Our latest event, "How to Build Emotional Intelligence", from Hong Kong's paramount teacher trainers, was about marshmallows...
Taking the classic experiment from Stanford University as a guide, all the teachers were given a marshmallow and a choice: eat one now, or eat two later. The secret is of course that the strategies you use to harness your feelings for an outcome can have a big effect on your life. Eating one would have been okay, but there is a certain sweetness in reward that makes two better than twice as good. 😊
The training looked at a key question: What do we, as teachers, know about human behaviour, and how can we become skilled in managing emotions to achieve what we want in life?
Some key answers are in recognizing how important it is to know your own emotional state, not in order to make it the thing to be controlled by a rational mind, but something which is delightfully and usefully human; and a clear awareness of the emotions of others, and how to respond to them.
High EI produces happier, healthier people and marshmallows with a longer shelf life. 😊
One of the key aspects of learning is the concept of the Zone of Proximal Development (ZPD), developed by Soviet psychologist Lev Vygotsky, which is that for learning to be effective, students must be at the right level. Students who are above or below the level of material (generally speaking) can face challenges in learning. The first step towards addressing this issue is in adequate placement testing. There are a number of placement tests on the market, but most schools tend to rely on their in-house assessment systems which tend to be somewhat informal and light in analysis. In this training workshop, we will address the issue of placement tests and how to use them.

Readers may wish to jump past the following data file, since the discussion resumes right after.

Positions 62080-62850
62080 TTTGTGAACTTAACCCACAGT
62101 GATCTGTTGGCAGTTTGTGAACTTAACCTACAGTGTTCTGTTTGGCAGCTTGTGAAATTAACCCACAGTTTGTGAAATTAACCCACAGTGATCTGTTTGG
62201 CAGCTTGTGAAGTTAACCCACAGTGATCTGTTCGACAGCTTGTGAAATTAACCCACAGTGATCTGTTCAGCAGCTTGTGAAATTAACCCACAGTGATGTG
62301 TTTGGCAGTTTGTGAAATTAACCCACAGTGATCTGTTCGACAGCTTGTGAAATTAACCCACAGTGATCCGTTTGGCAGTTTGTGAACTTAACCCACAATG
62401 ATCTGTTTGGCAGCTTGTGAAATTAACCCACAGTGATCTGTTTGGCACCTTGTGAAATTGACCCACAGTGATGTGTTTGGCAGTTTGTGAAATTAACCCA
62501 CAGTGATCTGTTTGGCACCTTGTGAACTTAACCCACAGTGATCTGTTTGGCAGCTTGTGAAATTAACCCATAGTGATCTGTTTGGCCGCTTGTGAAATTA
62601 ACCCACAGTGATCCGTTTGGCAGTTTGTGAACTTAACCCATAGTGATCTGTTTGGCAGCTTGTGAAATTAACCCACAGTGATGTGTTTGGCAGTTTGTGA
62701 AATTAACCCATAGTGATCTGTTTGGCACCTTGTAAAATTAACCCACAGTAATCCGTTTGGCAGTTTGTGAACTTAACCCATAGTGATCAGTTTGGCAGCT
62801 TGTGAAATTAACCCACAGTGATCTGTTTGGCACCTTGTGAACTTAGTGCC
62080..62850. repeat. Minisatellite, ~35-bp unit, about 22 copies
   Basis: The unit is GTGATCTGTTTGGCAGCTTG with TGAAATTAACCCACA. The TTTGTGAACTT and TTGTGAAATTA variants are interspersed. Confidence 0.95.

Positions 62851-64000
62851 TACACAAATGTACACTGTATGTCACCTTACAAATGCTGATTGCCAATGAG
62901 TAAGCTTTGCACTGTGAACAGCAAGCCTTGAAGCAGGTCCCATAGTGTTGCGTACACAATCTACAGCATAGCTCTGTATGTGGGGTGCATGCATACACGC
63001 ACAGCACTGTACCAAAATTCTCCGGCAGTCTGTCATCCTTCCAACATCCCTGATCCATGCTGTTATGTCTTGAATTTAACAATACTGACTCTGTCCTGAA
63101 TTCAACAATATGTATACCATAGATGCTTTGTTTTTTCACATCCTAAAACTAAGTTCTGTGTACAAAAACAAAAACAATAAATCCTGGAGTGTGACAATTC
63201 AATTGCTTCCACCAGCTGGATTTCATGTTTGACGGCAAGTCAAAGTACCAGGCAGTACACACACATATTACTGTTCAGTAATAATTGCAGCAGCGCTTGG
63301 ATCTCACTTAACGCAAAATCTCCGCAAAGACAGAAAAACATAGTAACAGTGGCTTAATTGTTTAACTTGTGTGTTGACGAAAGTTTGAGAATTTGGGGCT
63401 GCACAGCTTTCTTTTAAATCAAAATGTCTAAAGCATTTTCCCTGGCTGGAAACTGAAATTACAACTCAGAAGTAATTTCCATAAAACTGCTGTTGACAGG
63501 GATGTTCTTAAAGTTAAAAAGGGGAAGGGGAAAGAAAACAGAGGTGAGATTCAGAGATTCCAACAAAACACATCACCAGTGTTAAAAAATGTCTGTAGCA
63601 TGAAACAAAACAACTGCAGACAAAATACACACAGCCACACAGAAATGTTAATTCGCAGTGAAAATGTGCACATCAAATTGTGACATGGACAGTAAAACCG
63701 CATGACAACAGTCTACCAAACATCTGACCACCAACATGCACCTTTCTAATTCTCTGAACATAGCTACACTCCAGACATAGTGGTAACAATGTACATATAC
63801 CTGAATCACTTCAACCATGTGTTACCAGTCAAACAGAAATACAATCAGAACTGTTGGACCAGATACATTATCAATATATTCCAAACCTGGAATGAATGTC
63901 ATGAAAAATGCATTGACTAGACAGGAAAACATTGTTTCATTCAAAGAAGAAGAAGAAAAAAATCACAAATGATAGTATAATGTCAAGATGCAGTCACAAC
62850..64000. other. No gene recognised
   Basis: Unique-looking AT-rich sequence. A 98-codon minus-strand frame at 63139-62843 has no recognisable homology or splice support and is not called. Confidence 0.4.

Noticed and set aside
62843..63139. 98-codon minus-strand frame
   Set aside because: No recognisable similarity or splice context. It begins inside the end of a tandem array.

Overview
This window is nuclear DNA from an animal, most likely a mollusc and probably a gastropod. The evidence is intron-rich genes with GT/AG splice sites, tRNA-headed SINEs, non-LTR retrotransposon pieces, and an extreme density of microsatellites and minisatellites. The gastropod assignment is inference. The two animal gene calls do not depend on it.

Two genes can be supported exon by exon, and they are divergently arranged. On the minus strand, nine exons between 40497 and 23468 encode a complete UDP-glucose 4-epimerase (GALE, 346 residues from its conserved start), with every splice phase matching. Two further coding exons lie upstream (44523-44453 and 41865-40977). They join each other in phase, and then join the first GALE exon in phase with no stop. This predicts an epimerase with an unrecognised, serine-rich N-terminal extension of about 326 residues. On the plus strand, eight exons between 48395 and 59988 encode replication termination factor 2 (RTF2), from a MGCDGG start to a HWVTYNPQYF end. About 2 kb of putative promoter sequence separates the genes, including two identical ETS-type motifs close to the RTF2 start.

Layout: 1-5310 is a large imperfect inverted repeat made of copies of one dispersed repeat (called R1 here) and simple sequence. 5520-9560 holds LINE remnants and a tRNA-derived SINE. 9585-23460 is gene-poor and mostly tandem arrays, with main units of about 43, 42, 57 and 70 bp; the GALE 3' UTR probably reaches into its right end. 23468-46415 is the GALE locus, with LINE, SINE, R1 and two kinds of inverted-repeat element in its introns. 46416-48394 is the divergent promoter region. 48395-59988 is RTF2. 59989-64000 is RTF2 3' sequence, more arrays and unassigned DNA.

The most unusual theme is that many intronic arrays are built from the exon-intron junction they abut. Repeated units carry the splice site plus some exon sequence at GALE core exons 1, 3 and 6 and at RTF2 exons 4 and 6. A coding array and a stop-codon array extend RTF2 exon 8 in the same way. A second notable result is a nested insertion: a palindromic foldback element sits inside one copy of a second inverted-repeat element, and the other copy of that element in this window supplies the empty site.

August 7th:Neuroscience and Learning
In this workshop, we will look at how the structures of the brain function and how an awareness of these functionalities help us as teachers. We will also take a look at what the future may hold in education; that targeting particular areas of the brain for specific development through advanced techniques may have a greater effect on learning than an improvement in material or teaching methodology. Guest speaker Stuart Strathdee is currently completing his Master's in Neuroscience and will talk on insights neuroscience brings us as educators.